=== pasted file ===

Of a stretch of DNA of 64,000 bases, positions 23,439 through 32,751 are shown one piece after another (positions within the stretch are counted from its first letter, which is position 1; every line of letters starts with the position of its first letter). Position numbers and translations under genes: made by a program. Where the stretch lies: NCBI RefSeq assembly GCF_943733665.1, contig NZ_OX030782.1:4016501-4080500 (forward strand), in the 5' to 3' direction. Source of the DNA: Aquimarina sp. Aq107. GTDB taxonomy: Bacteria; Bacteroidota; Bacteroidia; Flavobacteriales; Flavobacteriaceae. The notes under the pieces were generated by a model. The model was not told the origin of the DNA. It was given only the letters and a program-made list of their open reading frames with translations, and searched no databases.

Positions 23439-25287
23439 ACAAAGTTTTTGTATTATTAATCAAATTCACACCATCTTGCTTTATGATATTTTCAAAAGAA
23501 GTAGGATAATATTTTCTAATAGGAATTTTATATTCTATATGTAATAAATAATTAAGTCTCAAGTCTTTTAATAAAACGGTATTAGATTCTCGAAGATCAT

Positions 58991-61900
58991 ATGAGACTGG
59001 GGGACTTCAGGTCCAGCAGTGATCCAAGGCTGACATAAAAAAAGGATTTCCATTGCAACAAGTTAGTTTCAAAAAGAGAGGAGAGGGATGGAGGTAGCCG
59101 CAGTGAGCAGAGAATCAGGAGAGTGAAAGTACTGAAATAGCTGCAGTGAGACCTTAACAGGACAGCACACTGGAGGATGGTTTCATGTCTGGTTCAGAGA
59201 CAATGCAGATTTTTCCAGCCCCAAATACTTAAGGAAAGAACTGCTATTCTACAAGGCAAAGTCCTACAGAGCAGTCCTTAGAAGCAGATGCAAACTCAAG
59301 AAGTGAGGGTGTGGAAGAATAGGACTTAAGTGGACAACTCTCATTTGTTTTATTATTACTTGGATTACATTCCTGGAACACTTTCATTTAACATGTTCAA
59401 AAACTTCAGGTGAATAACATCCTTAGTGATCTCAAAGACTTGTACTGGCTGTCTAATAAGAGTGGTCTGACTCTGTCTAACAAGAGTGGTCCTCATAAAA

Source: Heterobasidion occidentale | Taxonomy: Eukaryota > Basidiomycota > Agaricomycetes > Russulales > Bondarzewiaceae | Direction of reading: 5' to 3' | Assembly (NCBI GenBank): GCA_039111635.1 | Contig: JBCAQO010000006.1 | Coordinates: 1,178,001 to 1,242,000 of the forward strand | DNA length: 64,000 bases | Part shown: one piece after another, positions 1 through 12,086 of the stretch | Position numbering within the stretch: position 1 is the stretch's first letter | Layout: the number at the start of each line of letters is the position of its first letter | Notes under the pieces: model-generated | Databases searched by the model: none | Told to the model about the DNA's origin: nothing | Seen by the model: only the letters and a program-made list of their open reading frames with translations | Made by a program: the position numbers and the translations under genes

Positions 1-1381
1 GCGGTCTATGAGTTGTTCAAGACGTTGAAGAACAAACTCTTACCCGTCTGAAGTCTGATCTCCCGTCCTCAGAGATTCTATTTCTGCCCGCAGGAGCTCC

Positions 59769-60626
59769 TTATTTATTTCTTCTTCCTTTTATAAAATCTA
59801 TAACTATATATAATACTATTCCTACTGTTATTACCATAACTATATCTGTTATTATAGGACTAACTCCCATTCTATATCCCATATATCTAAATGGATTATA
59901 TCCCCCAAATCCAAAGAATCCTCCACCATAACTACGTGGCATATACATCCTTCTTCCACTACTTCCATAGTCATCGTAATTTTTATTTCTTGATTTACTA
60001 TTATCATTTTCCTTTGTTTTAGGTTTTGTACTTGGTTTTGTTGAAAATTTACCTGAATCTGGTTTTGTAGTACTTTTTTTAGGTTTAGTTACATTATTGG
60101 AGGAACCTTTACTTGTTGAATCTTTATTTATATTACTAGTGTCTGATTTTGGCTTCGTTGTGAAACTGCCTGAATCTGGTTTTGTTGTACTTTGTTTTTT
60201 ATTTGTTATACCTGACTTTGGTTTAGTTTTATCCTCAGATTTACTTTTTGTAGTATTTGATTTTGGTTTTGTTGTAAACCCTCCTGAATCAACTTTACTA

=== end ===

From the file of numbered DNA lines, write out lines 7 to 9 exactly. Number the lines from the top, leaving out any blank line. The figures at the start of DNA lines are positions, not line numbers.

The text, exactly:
59001 GGGACTTCAGGTCCAGCAGTGATCCAAGGCTGACATAAAAAAAGGATTTCCATTGCAACAAGTTAGTTTCAAAAAGAGAGGAGAGGGATGGAGGTAGCCG
59101 CAGTGAGCAGAGAATCAGGAGAGTGAAAGTACTGAAATAGCTGCAGTGAGACCTTAACAGGACAGCACACTGGAGGATGGTTTCATGTCTGGTTCAGAGA
59201 CAATGCAGATTTTTCCAGCCCCAAATACTTAAGGAAAGAACTGCTATTCTACAAGGCAAAGTCCTACAGAGCAGTCCTTAGAAGCAGATGCAAACTCAAG